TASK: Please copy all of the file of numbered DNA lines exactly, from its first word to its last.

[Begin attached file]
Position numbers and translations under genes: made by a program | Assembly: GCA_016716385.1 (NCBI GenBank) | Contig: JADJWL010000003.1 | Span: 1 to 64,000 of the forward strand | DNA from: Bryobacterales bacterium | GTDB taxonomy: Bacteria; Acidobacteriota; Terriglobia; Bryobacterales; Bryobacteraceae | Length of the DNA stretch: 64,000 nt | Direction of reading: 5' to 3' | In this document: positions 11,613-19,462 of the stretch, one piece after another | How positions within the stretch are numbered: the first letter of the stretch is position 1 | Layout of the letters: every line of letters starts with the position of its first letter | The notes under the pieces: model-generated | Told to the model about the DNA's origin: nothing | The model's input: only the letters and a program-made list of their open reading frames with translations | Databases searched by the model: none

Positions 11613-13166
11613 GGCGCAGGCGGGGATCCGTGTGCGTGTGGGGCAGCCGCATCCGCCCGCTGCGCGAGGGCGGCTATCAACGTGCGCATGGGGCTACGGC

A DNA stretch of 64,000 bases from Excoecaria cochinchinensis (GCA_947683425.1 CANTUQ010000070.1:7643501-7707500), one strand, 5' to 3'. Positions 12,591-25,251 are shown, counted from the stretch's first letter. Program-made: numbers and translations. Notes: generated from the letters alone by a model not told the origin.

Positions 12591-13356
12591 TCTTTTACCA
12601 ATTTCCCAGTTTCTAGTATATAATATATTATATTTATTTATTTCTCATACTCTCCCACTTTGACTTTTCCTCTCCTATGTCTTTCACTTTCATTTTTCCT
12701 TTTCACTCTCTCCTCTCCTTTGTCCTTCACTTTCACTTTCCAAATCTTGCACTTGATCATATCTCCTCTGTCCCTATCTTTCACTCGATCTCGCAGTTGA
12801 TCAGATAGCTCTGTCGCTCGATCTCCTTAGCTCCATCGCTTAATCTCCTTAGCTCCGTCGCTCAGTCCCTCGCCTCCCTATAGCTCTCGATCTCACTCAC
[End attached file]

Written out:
Position numbers and translations under genes: made by a program | Assembly: GCA_016716385.1 (NCBI GenBank) | Contig: JADJWL010000003.1 | Span: 1 to 64,000 of the forward strand | DNA from: Bryobacterales bacterium | GTDB taxonomy: Bacteria; Acidobacteriota; Terriglobia; Bryobacterales; Bryobacteraceae | Length of the DNA stretch: 64,000 nt | Direction of reading: 5' to 3' | In this document: positions 11,613-19,462 of the stretch, one piece after another | How positions within the stretch are numbered: the first letter of the stretch is position 1 | Layout of the letters: every line of letters starts with the position of its first letter | The notes under the pieces: model-generated | Told to the model about the DNA's origin: nothing | The model's input: only the letters and a program-made list of their open reading frames with translations | Databases searched by the model: none

Positions 11613-13166
11613 GGCGCAGGCGGGGATCCGTGTGCGTGTGGGGCAGCCGCATCCGCCCGCTGCGCGAGGGCGGCTATCAACGTGCGCATGGGGCTACGGC

A DNA stretch of 64,000 bases from Excoecaria cochinchinensis (GCA_947683425.1 CANTUQ010000070.1:7643501-7707500), one strand, 5' to 3'. Positions 12,591-25,251 are shown, counted from the stretch's first letter. Program-made: numbers and translations. Notes: generated from the letters alone by a model not told the origin.

Positions 12591-13356
12591 TCTTTTACCA
12601 ATTTCCCAGTTTCTAGTATATAATATATTATATTTATTTATTTCTCATACTCTCCCACTTTGACTTTTCCTCTCCTATGTCTTTCACTTTCATTTTTCCT
12701 TTTCACTCTCTCCTCTCCTTTGTCCTTCACTTTCACTTTCCAAATCTTGCACTTGATCATATCTCCTCTGTCCCTATCTTTCACTCGATCTCGCAGTTGA
12801 TCAGATAGCTCTGTCGCTCGATCTCCTTAGCTCCATCGCTTAATCTCCTTAGCTCCGTCGCTCAGTCCCTCGCCTCCCTATAGCTCTCGATCTCACTCAC